Bankruptcy is an unfortunate fact in millions of American’s lives today thanks to the housing and economic crash everyone experienced a few years back. What was once a devastating event that set you back for at least 10 years is now a common sight in many households and one that you can work around rather easily. You can obtain a mortgage even with a bankruptcy in your past much easier today than ever before. You just need to know the particulars of each program to know how long you have to wait and what you have to do in order to prove yourself worthy again.
VA loans are very forgiving when it comes to bankruptcies. Typically you must wait two years after your Chapter 7 bankruptcy discharge to apply for a VA loan. The discharge means the date the bankruptcy ended, not the date you filed for it. This is the date that all debts were wiped clean and you started over. After two years, it is the VA’s hope that you turned your financial life around and are ready to take on a mortgage again. Of course, you should have built your credit back up by this point, meaning that you have a few new trade lines that you paid on time and have not maxed out.
The VA is also generous with Chapter 13 bankruptcies, which are debt repayment plans. They want to see a payment history of on-time payments for at least 12 months with your trustee. In addition, they want approval from the trustee to add another debt to your financial load right now as the trustee knows and understands your finances better than anyone else at the moment.
FHA loans, another government-backed loan, have similar rules as the VA. This means that even if you are not a veteran, you can have the good fortune of getting a mortgage only 2 short years after your Chapter 7 bankruptcy is over. You must go through the entire process of filing and discharging your bankruptcy in court, however, before the 2-year ticker begins. Once the 2 years are over, if you do not have any trade lines established yet, you will need to get one or two going. There are many ways to start your credit after a BK as many lenders are much more lenient today. If you are having trouble, try applying for a secured credit card or personal loan with collateral. Because you have a bankruptcy in your past, most lenders will want collateral to ensure they get paid if you default. Because the government backs FHA loans, banks are a little more lenient about providing a loan after a BK.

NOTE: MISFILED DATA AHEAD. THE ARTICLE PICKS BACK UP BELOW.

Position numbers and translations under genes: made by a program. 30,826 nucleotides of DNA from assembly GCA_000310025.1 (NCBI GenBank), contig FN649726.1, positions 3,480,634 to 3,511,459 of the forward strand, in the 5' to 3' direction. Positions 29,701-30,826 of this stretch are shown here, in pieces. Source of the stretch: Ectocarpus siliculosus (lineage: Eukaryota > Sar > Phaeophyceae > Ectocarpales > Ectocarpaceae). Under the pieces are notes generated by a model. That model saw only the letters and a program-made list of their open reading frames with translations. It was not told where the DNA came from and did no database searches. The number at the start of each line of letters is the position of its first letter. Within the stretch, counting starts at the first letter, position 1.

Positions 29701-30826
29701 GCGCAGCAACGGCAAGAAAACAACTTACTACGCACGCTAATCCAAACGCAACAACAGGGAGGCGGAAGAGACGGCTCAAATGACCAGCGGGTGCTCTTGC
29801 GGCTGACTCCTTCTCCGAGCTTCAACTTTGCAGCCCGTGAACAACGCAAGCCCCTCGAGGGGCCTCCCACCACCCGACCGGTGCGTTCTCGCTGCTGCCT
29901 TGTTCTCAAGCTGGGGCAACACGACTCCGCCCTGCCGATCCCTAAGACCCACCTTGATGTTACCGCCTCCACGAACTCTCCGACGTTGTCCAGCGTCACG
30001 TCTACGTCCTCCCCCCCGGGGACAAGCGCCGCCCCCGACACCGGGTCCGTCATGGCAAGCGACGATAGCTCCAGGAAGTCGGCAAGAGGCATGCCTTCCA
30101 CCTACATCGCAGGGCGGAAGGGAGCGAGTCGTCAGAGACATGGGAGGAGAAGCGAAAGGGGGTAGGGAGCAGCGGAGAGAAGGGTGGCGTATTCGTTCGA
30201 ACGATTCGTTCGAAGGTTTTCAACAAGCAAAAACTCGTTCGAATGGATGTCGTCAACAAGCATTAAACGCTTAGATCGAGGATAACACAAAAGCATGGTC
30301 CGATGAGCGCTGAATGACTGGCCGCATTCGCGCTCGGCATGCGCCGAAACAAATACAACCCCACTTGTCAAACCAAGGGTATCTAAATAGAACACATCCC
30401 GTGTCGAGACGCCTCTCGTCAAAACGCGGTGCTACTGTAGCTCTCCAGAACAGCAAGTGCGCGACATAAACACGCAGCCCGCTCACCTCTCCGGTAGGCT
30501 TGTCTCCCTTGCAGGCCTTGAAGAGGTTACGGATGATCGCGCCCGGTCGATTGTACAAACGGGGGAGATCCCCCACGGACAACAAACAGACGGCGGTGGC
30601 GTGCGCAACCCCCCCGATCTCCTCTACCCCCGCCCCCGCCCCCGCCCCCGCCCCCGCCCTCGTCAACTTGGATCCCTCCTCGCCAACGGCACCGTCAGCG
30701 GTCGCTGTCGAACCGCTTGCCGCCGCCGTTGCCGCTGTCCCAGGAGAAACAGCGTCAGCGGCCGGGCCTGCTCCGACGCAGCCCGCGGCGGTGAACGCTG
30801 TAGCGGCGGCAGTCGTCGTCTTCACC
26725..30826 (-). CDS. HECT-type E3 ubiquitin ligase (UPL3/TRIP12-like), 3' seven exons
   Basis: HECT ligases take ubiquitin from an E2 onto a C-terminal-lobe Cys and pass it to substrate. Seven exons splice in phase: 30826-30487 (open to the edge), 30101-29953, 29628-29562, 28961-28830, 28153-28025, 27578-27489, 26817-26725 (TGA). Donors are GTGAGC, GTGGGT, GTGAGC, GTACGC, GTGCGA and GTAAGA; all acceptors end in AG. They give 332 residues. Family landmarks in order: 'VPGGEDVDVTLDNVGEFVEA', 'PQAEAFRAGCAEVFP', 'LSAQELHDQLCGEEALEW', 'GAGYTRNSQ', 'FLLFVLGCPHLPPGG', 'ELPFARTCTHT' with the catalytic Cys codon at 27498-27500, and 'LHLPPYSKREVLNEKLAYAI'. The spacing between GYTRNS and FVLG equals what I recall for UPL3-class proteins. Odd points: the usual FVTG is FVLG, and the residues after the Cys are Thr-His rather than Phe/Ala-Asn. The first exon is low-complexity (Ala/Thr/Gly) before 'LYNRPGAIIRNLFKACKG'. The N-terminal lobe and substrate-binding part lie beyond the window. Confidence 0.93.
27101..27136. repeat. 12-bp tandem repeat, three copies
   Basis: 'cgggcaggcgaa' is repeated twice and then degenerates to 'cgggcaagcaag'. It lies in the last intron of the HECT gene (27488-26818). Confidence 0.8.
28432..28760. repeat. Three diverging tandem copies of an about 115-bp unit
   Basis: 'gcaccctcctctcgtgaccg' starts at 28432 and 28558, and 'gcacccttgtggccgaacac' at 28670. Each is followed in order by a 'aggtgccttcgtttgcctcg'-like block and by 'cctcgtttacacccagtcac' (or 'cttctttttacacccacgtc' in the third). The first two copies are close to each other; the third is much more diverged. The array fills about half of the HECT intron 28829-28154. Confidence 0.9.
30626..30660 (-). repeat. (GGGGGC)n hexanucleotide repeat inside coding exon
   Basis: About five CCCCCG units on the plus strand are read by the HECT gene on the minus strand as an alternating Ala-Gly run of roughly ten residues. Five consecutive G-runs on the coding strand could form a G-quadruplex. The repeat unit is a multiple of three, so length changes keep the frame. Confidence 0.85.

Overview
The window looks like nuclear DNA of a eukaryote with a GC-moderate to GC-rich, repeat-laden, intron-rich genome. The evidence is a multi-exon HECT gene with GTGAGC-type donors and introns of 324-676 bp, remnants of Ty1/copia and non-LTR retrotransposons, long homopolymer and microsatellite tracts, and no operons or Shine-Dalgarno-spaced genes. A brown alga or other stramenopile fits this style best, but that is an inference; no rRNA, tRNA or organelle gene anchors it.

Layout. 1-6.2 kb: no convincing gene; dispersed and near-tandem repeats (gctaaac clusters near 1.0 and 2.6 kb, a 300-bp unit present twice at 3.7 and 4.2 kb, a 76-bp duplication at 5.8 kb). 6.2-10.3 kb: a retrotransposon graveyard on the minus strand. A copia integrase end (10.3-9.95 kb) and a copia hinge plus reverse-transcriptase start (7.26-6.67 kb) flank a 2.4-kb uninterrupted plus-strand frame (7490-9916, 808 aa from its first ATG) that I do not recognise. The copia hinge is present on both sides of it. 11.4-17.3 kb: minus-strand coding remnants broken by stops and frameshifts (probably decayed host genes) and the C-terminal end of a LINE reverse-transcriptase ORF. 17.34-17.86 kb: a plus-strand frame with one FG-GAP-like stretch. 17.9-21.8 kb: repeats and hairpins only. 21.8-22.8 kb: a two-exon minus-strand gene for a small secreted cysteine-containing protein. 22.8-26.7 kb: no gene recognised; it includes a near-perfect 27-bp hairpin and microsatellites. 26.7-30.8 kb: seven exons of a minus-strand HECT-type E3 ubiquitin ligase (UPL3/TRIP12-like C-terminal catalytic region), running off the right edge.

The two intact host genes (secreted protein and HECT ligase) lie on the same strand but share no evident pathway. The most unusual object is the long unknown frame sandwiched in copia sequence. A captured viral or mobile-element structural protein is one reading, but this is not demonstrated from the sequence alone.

The rules for an FHA loan after a Chapter 13 bankruptcy are the same as the VA loan rules. You must be current on your payments and have a 12-month history. The lender will need to communicate with your trustee as well to ensure that you are in the financial position to add another debt to your monthly arrangements.
Conventional loans make you wait the longest after a bankruptcy if you want a mortgage. Typically a person with a Chapter 7 bankruptcy is eligible for a conventional mortgage four years after the discharge of the BK. Conventional loans do not only require the longer waiting period, but they have high requirements for credit scores and debt ratios. You cannot be borderline or over the limit and think you will get an exception, especially with a bankruptcy in your history. Because of this long waiting period and its strict guidelines, many people end up going with a government backed loan.
The wait after a Chapter 13 bankruptcy is also longer for conventional loans, but not quite as long as a Chapter 7 BK. Typically, 2 years must pass from the discharge of the BK before you can apply for a conventional mortgage. If there was no discharge, you have to wait 4 years, just like a Chapter 7 BK.
USDA loans are another government provided a loan that requires 2 years from the date of discharge before you can apply for a loan. The difference with this type of loan is that the less income you make, the more likely you are to get the loan. The USDA loans were created to help build up areas that were less fortunate than other areas and the homes that the banks provide this type of mortgage for are in rural areas or those areas that are less developed.
Because you have options after a bankruptcy, it pays to shop around and see what programs you may get approved for as there are many. Each program has its own benefits and drawbacks, so make sure to ask questions about each one. For example, FHA loans have mortgage insurance regardless of your loan-to-value ratio and VA loans have a funding fee. Each loan also has its own costs and requirements – talk to your lender to see what you may qualify for and then weigh the pros and cons of each before jumping in headfirst after a bankruptcy.